Justice or Joke? We recommend this week the book titled “The Wacky World of Laws” by Jeff Isaac, AKA “The Lawyer in Blue Jeans”:
Jeff Isaac is a veteran attorney and a public speaker well-known in the San Diego-area media. He is the host of 760 KFMB AM’s “The Lawyer in Blue Jeans”, a talk radio program in San Diego county. He also appears weekly on KUSI Channel 9 in San Diego.
Having written ten books including “The Wacky World of Laws,” Isaac is an accomplished author who has also written weekly columns for the San Diego Daily Transcript.
Isaac’s distinctive style of what he calls “Blue Jeans Law” evokes a philosophy which is a refreshing view of the legal system.
HOY EN DELAWARE: Why do you call yourself “The Lawyer in Blue Jeans”?
Jeffrey Isaac: Well, because I believe in bringing law down to plain English and so I wear blue jeans. But it’s more of a concept of, you know, taking law to a different level with a more common sense.
(HD): When and why the company “The Lawyer in Blue Jeans Co” was born?
(JI): Well, it was a concept in radio shows that my group and I started about 15 years ago.
(HD): Your group offers legal services at affordable prices. Do you think United States lawyers’ fees are very expensive?
(JI): Yes, they can be. 3, 4 or 500 dollars an hour gets really, really expensive. It makes it difficult for people to take their rights like rich people can.
(HD): What is the idea you want to communicate to your readers when you wrote “The Wacky World of Laws”?
(JI): The most important thing is that law doesn’t have to be complicated and everybody needs to understand how they can protect themselves in this illegal world.
(HD): In your book you mention some “wacky laws” p.eg. in Statewide which is in Delaware -the state were our newspaper is distributed- is against the law to pawn a wooden leg. Why do you think all these “wacky laws” exist nowadays?
(JI): Well, maybe sometimes it’s so we can laugh. But more importantly I think people had special issues. Politicians and they made their personal life become a public law. Some of those happened that way or they might have been outgrown those concerns and never taken them out of the books.
(HD): Don’t you think sometimes some of the “wacky laws” are not so wacky?. E.g. (in Rehoboth Beach) “whispering is illegal” and I think is a very useful law, don’t you?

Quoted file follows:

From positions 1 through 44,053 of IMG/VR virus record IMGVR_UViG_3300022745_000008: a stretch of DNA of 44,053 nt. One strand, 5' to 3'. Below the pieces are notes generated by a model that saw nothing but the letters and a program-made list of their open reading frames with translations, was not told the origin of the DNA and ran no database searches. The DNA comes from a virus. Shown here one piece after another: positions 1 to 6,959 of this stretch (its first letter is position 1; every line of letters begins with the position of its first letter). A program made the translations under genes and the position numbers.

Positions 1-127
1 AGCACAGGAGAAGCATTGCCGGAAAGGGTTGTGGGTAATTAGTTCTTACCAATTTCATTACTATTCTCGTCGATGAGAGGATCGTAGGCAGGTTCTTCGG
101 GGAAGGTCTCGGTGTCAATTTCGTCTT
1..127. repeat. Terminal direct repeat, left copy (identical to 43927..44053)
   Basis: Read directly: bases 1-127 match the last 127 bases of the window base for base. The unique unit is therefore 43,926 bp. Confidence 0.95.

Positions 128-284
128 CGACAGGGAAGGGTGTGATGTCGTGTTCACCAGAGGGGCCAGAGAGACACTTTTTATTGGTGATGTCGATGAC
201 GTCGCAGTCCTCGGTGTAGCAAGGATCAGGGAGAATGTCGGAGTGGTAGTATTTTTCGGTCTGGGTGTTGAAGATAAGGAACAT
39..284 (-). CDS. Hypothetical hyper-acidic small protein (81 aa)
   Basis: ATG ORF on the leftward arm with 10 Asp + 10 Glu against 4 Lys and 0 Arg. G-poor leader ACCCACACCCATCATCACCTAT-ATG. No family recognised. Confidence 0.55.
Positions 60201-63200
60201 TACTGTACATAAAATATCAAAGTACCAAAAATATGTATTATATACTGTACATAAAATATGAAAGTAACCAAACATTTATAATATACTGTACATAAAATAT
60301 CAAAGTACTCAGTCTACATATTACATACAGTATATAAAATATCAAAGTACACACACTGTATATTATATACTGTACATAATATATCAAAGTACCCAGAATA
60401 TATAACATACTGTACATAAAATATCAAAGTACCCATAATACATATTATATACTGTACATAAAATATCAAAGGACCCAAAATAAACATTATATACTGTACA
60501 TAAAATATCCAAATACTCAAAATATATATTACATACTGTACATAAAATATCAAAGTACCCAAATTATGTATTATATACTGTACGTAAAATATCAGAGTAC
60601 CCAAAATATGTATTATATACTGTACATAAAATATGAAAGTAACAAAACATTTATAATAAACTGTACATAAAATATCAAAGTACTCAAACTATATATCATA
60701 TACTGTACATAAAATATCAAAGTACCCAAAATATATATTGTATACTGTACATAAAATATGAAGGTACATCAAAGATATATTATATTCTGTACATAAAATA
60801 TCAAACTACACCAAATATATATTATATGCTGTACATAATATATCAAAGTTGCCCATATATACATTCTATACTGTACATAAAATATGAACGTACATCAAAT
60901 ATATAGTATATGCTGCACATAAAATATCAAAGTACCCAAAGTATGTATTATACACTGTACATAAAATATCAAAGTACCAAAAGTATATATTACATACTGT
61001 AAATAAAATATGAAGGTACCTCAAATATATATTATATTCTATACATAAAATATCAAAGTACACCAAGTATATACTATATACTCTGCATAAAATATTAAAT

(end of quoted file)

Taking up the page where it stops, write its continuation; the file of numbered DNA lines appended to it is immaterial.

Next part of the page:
JI: No. They are only unique sometimes. Some of them make sense. but than you also have to ask “Should it be a law? Would you go to jail? Or should it be a policy where at least it’s not a good idea but it doesn’t have to be sometimes.
(HD): When you refer to the “state things”, Who did create those “state things”?
(JI): Those are just for fun. Just like state rocks, the state flowers, the state songs. People just don’t realize that the people have adopted, it’s more information the states just adopted the state rock. That kind of thing. It’s more of a fun concept.
(HD): Some Spanish women who I talked about your book and especially the Spanish law that you mention “Men must do half of the housework”, asked me if you know what is the punishment for men who do not make his part of the housework?
(JI): What is the punishment? Well, Who knows, most of these laws don’t even get enforced. I got that there is a house work police hanging around watching to see if you violate the law. But that’s why it’s so funny that’s why it is a wacky law.
(HD): Why did you want become a lawyer?
(JI): Well, initially I wanted it because I decided not to go into school teaching and I thought it would be good to help the public and make changes in the world and after doing some of the traditional law I actually became more of what I am doing now which is making changes in a positive way versus fighting those battles.
(HD): If you could do it, would you change anything of your professional life?
(JI): Oh my! You know what, I don’t know if I would change much. It was an evolution from making peoples worst to enjoying what I do now, so it would probably be necessary to have that first and do what I do now.
(HD): Do you want to say anything else to our readers?
(JI): Well, that it’s important to keep common sense into the good laws as a way not to make money and not to take advantage of people but you protect yourself and live a better life.